Did God give him up now? No. A brave, true man felt it was his duty towards God and towards Herod to speak out boldly. Who? Never mind if he should die for it; he must do the right. And so he did a very brave and dangerous act. What? (v.  18). He wanted to save Herod, and make him stop his sin. God was giving Herod's conscience another chance. Did John touch his conscience? Yes (v.  20). He feared him. Kept him safe  (R.V). from Herodias. Heard him gladly. Did many things of what John advised. Reformed in many ways. See how, in God's mercy, his conscience was striving again with him. It seemed as if God would conquer and Herod repent. Did he? No. He "did many things." Would not do the great thing that God wanted—give up his awful sin. So conscience again defeated, again weakened and wounded. Herod made a worse man. Whose fault was this? God's or Herod's?

Steadily worse and worse grew Herod. Constantly defeating and trampling on conscience, till it lost its power. Now the awful scene in the banquet-hall. What a horrible birth-day! Picture the scene vividly in all its details. Half-drunken king. Shameless dancing girl. White, set face and gory head on the table. That noble, fearless prophet, who had tried to save him. What an awful pass to come to through always resisting conscience, and, therefore, resisting God.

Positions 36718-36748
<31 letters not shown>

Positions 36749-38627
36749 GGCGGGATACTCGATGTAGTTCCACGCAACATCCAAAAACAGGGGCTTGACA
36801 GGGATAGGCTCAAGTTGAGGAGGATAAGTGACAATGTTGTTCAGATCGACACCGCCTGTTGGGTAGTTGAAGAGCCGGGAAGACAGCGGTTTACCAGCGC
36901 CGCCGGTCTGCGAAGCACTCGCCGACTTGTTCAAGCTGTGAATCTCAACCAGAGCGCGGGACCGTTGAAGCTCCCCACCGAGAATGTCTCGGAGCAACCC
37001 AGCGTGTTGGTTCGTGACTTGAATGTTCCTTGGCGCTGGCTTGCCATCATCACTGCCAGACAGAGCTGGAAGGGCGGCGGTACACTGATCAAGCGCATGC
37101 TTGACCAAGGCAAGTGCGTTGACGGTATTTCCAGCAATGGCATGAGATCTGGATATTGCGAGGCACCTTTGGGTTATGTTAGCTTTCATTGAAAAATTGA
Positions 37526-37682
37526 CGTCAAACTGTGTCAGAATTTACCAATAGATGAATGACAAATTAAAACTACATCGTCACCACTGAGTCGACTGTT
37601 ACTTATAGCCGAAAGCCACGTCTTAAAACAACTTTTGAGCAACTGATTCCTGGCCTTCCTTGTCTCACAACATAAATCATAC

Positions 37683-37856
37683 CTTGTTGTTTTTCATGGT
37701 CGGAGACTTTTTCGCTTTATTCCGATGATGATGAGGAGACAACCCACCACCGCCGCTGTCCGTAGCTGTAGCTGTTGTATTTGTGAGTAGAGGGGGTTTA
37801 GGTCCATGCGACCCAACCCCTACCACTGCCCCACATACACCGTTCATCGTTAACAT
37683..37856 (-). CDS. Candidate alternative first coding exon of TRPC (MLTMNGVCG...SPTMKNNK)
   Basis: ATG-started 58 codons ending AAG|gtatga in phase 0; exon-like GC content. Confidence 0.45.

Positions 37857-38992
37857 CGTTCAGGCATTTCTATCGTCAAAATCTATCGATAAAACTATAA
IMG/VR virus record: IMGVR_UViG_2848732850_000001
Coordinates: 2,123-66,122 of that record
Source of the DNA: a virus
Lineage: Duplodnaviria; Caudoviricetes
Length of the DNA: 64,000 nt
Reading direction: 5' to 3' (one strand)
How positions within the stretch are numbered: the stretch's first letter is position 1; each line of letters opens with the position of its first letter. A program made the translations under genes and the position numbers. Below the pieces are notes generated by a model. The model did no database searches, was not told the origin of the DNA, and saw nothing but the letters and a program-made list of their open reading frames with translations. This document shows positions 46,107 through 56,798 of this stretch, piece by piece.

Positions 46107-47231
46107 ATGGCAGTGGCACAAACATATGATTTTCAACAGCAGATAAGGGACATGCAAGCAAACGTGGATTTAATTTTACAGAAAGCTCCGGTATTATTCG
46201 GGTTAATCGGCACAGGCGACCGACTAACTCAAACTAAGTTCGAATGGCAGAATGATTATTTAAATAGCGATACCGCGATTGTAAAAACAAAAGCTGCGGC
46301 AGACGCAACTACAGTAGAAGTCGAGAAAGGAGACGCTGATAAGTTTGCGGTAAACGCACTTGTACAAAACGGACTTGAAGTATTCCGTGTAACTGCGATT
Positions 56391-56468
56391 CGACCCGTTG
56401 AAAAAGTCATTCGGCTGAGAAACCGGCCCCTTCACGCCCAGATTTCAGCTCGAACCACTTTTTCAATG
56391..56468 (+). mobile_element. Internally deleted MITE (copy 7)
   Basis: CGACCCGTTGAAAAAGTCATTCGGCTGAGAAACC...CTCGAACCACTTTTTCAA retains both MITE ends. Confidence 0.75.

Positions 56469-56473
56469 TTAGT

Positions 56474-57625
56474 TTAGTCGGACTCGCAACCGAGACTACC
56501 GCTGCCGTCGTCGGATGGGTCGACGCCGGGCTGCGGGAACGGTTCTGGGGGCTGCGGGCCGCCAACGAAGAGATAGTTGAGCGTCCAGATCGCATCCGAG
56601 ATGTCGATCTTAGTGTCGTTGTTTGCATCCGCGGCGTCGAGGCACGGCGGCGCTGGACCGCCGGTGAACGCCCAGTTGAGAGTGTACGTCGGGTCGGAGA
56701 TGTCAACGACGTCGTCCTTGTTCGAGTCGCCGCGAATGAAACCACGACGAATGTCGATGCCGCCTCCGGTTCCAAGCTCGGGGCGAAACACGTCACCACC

Now nothing remains but agony and remorse. Never more will Herod have a happy birth-day. Look at his terror (v.  14). Day or night, working or sleeping, he was never safe from the horrid vision. The dead face, the gory head, horrible, ghastly, threatening. Awful power of conscience to venge itself. Illustrate Dream of Eugene Aram,  etc. Conscience no longer power to lead him right, only to torture him. Lower and lower he fell. This is first connection with Christ—terrified. Next time, he wanted to kill Him (Luke xxiii. 7-13). Third and last time, with his men of war, he mocked the Lord, and set Him at nought.

Learn the power of conscience. Given through God's love to keep us right. Danger of resisting it. Duty of obeying it, and praying to God to make it see His standard more clearly, and keep us to it more firmly.

If during this week conscience has to strive with you, say, "It is God's love trying to save me and keep me back." Lift up heart to Him to help you.